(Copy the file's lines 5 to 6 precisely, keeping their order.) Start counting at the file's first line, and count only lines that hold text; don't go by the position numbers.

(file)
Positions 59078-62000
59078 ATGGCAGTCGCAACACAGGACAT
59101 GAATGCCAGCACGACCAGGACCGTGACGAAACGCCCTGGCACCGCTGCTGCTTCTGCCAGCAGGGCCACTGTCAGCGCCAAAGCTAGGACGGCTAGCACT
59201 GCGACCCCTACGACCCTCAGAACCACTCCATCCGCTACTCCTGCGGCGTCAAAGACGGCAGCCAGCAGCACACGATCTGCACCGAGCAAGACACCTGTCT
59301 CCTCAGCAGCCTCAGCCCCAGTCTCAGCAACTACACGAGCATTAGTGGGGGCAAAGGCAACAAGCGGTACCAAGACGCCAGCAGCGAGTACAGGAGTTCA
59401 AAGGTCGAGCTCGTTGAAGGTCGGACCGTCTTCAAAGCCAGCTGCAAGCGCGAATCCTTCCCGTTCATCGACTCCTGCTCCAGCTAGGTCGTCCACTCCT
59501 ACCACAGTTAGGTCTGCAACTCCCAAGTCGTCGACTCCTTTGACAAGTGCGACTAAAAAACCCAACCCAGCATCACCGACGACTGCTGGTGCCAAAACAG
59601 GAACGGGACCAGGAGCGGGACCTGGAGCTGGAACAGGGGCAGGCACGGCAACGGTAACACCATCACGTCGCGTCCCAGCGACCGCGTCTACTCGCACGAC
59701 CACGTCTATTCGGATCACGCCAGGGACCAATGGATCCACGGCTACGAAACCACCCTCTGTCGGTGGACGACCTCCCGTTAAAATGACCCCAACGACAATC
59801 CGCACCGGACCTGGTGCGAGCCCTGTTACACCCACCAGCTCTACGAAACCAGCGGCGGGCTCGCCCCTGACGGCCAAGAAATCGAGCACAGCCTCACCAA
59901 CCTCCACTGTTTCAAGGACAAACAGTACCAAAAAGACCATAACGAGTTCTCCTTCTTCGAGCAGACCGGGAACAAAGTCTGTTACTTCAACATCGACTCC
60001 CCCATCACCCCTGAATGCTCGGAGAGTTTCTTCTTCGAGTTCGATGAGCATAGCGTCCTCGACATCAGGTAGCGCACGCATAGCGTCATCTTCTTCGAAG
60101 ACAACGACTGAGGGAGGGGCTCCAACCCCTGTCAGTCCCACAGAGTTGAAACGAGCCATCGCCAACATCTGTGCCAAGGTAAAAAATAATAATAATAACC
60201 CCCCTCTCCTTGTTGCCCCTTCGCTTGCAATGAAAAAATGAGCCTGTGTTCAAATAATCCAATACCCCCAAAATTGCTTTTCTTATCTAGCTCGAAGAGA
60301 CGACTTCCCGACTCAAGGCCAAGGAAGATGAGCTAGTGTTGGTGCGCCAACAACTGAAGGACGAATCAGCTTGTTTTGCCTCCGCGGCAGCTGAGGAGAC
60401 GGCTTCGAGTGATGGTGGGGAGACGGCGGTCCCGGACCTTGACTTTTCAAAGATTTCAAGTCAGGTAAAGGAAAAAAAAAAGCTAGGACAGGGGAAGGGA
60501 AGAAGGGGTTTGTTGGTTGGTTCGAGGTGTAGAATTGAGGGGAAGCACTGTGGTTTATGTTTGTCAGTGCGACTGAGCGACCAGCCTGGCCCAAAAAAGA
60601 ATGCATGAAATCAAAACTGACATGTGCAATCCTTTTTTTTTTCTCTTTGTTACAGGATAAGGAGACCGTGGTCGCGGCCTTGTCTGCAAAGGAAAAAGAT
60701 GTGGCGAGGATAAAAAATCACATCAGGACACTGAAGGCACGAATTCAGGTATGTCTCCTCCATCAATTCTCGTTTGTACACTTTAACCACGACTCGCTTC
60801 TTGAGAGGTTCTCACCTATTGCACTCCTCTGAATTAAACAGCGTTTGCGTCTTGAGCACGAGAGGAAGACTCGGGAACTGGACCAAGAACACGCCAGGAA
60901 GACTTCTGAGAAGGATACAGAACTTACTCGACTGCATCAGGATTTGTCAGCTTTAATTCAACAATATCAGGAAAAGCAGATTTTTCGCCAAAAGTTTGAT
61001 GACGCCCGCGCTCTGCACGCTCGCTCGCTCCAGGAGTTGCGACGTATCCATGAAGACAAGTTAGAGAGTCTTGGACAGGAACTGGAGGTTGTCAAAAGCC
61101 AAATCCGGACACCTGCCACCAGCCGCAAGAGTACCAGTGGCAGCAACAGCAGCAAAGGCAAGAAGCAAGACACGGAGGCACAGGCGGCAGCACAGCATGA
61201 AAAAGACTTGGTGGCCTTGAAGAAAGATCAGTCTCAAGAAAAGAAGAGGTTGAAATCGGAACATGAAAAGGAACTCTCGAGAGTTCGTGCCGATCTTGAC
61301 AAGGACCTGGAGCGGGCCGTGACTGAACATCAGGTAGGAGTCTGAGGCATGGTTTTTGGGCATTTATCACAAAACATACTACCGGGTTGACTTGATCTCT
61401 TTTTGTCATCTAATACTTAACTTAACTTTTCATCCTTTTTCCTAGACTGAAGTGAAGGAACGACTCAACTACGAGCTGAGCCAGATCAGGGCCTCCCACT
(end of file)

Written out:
59301 CCTCAGCAGCCTCAGCCCCAGTCTCAGCAACTACACGAGCATTAGTGGGGGCAAAGGCAACAAGCGGTACCAAGACGCCAGCAGCGAGTACAGGAGTTCA
59401 AAGGTCGAGCTCGTTGAAGGTCGGACCGTCTTCAAAGCCAGCTGCAAGCGCGAATCCTTCCCGTTCATCGACTCCTGCTCCAGCTAGGTCGTCCACTCCT